Astronomers Track Russian Meterorite’s Point Of Origin

By Nick Venable | 8 years ago


If you still haven”t heard about the Russian meteor episode that happened last week, what kind of a non-hurtling-through-space rock are you living under? As shocking, scary, cautionary, and surreal as the video footage is, I was almost more astounded by the technology of dashboard cameras being driven by the fact that Russians are apparently really sketchy drivers. That sounds like profiling.

An entirely different kind of data mining was done by astronomers Jorge Zuluaga and Ignacio Ferrin from the University of Antioquia in Medellin, Columbia. They calculated the orbit of the meteorite for a study titled “A preliminary reconstruction of the orbit of the Chelyabinsk Meteoroid,” which has not been peer-reviewed as of yet. They watched all the various videos online, choosing the two best suited to their task of calculating a rough trajectory, also taking into account the large ice hole left in Lake Chebarkul that was supposedly caused by the meteorite.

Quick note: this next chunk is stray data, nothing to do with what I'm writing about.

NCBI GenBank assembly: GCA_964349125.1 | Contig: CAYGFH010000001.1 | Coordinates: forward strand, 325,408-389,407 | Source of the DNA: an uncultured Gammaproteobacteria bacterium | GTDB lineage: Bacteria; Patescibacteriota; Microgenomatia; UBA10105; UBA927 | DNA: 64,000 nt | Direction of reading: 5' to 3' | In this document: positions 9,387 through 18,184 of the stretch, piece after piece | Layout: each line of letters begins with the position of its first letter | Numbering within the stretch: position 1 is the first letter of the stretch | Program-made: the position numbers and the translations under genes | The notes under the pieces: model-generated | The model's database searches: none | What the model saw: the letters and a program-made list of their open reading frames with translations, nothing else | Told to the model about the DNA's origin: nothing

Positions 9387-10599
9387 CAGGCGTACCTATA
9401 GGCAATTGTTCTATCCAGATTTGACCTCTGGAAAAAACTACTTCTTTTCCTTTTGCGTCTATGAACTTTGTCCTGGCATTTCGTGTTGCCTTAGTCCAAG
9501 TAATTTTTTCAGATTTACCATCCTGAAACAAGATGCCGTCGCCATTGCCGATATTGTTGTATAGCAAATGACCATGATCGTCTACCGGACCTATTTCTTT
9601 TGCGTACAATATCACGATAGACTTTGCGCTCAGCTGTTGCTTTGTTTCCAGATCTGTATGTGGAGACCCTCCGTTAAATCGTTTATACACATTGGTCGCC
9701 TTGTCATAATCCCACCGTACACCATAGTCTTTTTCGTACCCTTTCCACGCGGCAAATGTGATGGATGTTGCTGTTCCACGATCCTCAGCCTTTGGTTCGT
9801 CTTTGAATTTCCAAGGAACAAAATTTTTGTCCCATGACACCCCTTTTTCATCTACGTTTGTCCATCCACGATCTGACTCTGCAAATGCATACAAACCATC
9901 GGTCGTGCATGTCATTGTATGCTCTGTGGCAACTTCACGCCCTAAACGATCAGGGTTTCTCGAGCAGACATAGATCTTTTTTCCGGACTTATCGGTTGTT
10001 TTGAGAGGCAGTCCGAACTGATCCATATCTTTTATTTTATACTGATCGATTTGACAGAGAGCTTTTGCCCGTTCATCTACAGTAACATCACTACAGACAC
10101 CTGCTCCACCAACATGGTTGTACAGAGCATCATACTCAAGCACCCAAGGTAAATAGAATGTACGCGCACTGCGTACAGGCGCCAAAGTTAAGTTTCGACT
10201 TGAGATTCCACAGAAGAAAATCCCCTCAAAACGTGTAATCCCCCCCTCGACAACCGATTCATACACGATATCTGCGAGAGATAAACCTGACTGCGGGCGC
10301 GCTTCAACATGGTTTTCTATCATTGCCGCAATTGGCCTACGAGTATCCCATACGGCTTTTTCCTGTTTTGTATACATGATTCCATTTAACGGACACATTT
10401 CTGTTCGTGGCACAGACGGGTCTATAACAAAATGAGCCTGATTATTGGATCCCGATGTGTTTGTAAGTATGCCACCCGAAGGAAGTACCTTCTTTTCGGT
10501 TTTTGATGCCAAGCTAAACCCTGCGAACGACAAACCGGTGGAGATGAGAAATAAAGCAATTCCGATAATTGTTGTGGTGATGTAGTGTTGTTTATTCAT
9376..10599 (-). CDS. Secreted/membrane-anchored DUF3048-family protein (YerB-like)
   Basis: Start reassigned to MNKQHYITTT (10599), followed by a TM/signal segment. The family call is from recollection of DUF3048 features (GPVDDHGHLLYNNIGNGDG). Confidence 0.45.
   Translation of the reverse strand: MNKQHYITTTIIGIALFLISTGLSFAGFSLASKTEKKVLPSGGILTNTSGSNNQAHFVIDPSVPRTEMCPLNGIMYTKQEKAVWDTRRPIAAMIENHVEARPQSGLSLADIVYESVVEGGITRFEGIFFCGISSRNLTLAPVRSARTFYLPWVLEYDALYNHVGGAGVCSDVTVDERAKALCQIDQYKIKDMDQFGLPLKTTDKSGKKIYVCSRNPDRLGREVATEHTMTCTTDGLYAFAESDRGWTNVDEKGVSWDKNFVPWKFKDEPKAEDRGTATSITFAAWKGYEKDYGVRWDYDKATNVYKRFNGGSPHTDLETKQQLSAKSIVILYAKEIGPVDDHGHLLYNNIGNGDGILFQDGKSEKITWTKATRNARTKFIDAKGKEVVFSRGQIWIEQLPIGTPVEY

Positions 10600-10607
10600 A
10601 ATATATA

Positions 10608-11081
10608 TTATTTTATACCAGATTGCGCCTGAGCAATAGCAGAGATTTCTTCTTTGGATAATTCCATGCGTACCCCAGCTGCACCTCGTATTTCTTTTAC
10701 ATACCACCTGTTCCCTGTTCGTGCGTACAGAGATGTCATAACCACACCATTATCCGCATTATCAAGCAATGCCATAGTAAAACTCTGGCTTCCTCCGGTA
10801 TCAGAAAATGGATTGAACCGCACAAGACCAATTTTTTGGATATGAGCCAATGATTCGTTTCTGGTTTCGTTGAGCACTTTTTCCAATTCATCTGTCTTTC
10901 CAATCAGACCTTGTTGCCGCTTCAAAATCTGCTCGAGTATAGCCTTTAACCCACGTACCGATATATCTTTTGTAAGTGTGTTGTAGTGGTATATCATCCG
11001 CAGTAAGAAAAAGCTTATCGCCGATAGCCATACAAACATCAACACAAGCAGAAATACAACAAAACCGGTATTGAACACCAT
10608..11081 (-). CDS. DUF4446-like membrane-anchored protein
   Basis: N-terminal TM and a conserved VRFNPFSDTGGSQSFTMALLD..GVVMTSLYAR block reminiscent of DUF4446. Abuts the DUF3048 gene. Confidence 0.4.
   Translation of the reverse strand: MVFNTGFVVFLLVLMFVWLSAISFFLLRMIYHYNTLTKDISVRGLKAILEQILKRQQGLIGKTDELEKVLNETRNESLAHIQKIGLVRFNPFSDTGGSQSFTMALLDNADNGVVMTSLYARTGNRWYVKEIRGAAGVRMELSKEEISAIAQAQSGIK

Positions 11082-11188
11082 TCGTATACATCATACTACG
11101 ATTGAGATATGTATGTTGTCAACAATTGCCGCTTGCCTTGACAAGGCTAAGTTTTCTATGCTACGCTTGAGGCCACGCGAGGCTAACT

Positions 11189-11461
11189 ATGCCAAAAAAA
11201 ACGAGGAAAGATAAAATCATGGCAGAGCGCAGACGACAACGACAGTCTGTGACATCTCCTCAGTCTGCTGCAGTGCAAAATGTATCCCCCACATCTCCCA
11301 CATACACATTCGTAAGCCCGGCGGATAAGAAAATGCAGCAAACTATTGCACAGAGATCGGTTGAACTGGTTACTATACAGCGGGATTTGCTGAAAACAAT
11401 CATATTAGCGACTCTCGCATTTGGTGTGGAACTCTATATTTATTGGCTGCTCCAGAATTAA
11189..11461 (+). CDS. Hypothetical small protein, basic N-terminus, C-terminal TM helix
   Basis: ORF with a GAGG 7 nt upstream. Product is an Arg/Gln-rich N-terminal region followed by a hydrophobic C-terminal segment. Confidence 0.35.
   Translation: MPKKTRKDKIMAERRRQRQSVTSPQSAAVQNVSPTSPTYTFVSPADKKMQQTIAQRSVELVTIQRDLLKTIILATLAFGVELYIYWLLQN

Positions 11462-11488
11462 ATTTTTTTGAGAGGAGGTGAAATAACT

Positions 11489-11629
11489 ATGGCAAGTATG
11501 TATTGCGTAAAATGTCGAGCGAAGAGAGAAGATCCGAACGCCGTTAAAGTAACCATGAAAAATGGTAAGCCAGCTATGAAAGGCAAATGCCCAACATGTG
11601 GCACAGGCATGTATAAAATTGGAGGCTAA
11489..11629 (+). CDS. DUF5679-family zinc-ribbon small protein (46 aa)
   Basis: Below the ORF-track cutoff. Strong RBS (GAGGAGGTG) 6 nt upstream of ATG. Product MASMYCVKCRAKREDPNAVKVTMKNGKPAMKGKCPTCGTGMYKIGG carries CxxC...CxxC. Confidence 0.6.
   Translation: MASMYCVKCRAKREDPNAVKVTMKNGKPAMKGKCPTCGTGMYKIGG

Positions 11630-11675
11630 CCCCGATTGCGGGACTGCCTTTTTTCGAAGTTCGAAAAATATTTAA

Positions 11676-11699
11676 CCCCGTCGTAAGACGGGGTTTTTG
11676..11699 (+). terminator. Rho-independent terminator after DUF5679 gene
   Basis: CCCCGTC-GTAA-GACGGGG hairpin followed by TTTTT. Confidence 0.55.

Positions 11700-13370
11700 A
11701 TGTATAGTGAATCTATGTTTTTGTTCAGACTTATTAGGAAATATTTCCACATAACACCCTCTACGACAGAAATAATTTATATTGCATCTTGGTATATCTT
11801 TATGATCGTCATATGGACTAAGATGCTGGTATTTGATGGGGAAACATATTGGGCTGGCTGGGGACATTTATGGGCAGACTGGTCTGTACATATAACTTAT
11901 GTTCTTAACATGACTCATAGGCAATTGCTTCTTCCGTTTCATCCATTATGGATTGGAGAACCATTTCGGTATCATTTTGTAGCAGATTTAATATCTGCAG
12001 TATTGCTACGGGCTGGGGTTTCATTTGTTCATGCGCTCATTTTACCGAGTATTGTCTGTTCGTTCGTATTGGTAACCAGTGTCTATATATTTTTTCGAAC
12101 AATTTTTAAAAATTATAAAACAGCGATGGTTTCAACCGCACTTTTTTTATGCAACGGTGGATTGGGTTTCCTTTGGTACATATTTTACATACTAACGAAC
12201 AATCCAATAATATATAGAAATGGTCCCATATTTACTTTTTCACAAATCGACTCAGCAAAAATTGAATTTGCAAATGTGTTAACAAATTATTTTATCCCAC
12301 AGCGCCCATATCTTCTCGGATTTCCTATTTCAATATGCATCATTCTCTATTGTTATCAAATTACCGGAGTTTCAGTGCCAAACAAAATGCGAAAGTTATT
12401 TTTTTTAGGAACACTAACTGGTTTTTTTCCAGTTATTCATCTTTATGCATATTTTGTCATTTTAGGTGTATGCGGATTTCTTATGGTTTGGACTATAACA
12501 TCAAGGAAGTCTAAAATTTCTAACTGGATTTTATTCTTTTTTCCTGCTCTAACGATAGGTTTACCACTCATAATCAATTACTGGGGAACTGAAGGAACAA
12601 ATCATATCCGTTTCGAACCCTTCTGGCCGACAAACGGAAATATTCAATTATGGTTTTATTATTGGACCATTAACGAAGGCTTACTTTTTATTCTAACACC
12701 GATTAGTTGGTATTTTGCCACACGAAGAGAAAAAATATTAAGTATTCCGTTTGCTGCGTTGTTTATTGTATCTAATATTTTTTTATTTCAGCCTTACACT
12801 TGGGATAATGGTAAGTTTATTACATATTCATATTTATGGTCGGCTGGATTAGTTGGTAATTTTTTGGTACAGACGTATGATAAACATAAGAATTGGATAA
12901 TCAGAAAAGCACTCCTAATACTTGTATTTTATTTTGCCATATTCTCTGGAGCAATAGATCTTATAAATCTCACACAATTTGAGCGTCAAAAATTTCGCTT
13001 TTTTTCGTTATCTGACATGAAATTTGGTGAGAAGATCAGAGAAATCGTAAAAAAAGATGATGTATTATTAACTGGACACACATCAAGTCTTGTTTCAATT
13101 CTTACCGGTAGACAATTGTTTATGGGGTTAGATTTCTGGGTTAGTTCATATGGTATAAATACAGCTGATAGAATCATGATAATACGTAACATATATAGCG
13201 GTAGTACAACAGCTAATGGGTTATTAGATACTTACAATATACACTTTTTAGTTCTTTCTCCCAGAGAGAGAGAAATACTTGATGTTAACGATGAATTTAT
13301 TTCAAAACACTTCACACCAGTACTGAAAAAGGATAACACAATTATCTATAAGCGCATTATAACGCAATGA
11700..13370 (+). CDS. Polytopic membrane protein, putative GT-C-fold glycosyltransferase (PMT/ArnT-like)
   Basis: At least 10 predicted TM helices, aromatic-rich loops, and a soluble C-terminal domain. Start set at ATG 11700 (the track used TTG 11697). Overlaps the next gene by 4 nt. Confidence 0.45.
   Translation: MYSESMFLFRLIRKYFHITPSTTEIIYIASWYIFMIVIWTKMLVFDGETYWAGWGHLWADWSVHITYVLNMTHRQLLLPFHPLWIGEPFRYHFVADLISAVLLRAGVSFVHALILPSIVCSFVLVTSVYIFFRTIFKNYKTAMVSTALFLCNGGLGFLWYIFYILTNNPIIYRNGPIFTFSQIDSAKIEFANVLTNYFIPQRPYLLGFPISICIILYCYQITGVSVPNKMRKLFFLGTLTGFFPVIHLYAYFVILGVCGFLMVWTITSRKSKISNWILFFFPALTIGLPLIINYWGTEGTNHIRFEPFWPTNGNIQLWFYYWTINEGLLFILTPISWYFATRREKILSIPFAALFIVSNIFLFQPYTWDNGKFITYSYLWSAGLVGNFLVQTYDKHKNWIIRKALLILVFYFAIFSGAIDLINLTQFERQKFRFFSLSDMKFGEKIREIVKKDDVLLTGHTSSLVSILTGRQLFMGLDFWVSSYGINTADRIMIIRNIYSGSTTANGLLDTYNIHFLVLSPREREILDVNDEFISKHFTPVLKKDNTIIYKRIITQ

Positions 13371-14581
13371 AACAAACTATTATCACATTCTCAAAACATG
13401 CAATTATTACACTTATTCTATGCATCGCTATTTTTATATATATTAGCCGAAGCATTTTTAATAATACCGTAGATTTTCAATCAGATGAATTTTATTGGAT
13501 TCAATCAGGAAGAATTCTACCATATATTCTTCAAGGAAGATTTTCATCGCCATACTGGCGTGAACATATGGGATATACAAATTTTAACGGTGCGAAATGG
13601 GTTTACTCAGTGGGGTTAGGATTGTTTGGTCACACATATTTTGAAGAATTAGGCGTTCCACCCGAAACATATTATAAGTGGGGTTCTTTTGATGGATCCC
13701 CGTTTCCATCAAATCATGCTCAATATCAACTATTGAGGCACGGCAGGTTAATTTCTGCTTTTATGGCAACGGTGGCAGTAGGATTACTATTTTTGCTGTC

In order to determine the meteorite’s orbit around the sun and figure out where it came from, the researchers used the “brightening point” of the rock — whenever it becomes bright enough for its shadow to be seen in the videos — to estimate its height, elevation, velocity, and the azimuth at the brightening point, among other things.

“According to our estimations, the Chelyabinski meteor started to brighten up when it was between 32 and 47 km up in the atmosphere,” the study states. “The velocity of the body predicted by our analysis was between 13 and 19 km/s (relative to the Earth) which encloses the preferred figure of 18 km/s assumed by other researchers.”

Using the Naval Observatory Vector Astrometry (NOVAS) software, the team input all of their known data and concluded that the meteoroid almost definitely came from the common class of Apollo asteroids that regularly pass through Earth’s orbit. Though the results are preliminary, Suluaga and Ferrin are hard at work making sure their information is verifiable and correct. Even though this wasn’t some long-awaited solution to a big mystery, it’s still an amazing example of how far we’ve come as a species, and how much Russian driving skills factor into astronomical identification.

A less technical website with all of the relevant information can be found here.

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